Language is an intricate part of The Village School Montessori classroom. Maria Montessori said, “Language is an instrument of collective thought.” It is the thing that separates us from other forms of life. Early childhood is the sensitive period when language is formed. It is during this time that children take pleasure in listening to and then repeating the spoken language.
Vocabulary building takes place daily in our classrooms through the use of big books, poetry, and daily read alouds. These many varied language experiences throughout the classroom create the foundation of writing and reading. The child is first introduced to the sounds of the letters. Children learn through their senses using sandpaper letters to trace with their fingers while at the same time saying out loud the sound of the letter. When we present a letter to a child and enunciate its sound, they fix the image of the letter by means of the visual sense. What they see they can recognize and read, and when they trace they learn how to write. After several sounds are mastered, they can begin to encode (spell) and decode (read) words by linking these sounds together. At any one time coming into a primary classroom at The Village School, one may see a child writing a story with our moveable alphabet, one reading a chapter book or another learning their first sounds. Since the children progress at their own rate, we are able to constantly challenge their reading and writing abilities at the level that is appropriate for each child.
The Montessori math materials at The Village School are perhaps some of the most attractive and alluring materials in our classrooms. Children and adults are drawn to these materials. Visitors to our classrooms often wish that they had learned math this way.
Maria Montessori believed that children could absorb mathematical concepts naturally. She deduced via observations that there were periods in children’s development where they absorb mathematical concepts and ideas naturally through the environment, as well as through the manipulation of concrete materials. The Practical Life, Sensorial and other areas in our Montessori classrooms help lay the foundation for math. These areas provide the children with opportunities to order, sequence, measure, and grade. Some examples of these are when children learn about estimating by determining how many objects are in a glass jar and about precision and exactness by learning to measure out the snack they serve themselves every day. These activities not only help the child gain independence, but also provide the indirect preparation for higher-level math skills.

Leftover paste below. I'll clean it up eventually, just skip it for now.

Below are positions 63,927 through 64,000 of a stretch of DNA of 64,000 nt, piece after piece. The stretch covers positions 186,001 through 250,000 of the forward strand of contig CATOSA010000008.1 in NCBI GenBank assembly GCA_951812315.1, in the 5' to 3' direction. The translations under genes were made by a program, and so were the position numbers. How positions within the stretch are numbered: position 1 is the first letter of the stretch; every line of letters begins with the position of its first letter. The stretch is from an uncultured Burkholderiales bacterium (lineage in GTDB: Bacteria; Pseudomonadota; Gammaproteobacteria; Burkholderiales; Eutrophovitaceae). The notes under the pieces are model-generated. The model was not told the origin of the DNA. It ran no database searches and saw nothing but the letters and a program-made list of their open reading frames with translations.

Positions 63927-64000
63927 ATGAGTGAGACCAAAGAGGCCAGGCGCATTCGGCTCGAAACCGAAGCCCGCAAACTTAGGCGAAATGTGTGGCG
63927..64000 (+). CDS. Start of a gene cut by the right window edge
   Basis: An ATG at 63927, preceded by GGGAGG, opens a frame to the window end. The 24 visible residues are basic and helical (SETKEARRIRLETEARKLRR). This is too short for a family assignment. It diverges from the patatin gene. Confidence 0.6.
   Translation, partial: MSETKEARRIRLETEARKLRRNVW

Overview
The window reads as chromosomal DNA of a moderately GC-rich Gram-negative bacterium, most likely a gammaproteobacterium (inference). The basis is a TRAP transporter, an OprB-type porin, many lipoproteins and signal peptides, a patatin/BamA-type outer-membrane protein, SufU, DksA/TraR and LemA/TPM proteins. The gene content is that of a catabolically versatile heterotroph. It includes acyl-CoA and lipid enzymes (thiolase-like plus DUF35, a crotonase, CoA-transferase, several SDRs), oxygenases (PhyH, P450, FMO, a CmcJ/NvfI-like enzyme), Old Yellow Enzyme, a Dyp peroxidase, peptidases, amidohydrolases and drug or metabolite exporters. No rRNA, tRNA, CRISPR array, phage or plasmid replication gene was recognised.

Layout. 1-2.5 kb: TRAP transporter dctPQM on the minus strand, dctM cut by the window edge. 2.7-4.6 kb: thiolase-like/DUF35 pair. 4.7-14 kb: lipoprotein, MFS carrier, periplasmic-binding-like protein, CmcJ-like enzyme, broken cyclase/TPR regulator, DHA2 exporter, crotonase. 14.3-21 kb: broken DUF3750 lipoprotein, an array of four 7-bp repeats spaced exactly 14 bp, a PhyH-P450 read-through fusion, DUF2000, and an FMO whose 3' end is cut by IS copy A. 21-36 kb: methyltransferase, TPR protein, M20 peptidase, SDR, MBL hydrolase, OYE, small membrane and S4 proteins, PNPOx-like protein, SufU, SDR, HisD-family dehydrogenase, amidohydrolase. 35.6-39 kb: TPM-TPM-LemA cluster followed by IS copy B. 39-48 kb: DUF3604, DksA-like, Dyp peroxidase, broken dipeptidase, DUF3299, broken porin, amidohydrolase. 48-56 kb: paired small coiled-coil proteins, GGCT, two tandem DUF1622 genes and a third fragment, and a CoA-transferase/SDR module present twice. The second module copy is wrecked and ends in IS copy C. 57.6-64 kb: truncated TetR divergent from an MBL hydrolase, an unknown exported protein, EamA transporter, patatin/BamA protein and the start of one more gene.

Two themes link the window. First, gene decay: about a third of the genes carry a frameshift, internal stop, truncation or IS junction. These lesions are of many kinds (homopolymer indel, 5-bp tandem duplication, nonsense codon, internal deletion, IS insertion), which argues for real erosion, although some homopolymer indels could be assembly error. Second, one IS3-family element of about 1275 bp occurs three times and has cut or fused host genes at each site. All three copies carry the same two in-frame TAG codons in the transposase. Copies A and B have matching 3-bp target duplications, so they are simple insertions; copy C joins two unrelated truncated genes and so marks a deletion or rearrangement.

Math comes alive in our classrooms, as the children work through the math materials in a sequential order, learning basics such as numeral recognition to developing concepts of addition, multiplication, subtraction and division. Children are able to internalize the concepts of number, symbol, sequence, operations fractions and more. The concrete materials help the children to really internalize the basics with understanding and help them obtain a clear vision of what they are learning. It is not uncommon in our primary classrooms to see young children adding together four digit numbers using Montessori math materials.
SCIENCErimary science curriculum aims to cultivate a lifelong interest in observing nature and discovering more about the world in which we live. Children work with activities that include exploring magnetism, growing plants, learning about the lifecycles of plants and animals, animal classification, the solar system, the human body, dinosaurs, and doing simple physics & chemistry experiments.
The Geography curriculum creates opportunities to explore and develop concrete foundations for understanding the world. The children study the seven continents over the three-year cycle in Primary. They experience concrete examples of each continent’s countries, people, language, literature, dress, and wild life. Exploration and research through use of maps, puzzles, booklets, and artifacts introduce the child to the planet’s great diversity of land and people.
ART & MUSIC
Art and Music develop the child’s creativity and sense of beauty through expressive use of materials and activities. The art curriculum is integrated throughout the classroom environment through various activities and also includess a designated area for children to explore and express themselves through various art implements. Music is incorporated in many ways in the Primary classrooms from circle time songs and games to formal music classes where different instruments are introduced and children are given the opportunity to learn tone and rhythm through singing.
The Primary Program has an average student to teacher ratio of 10 to 1.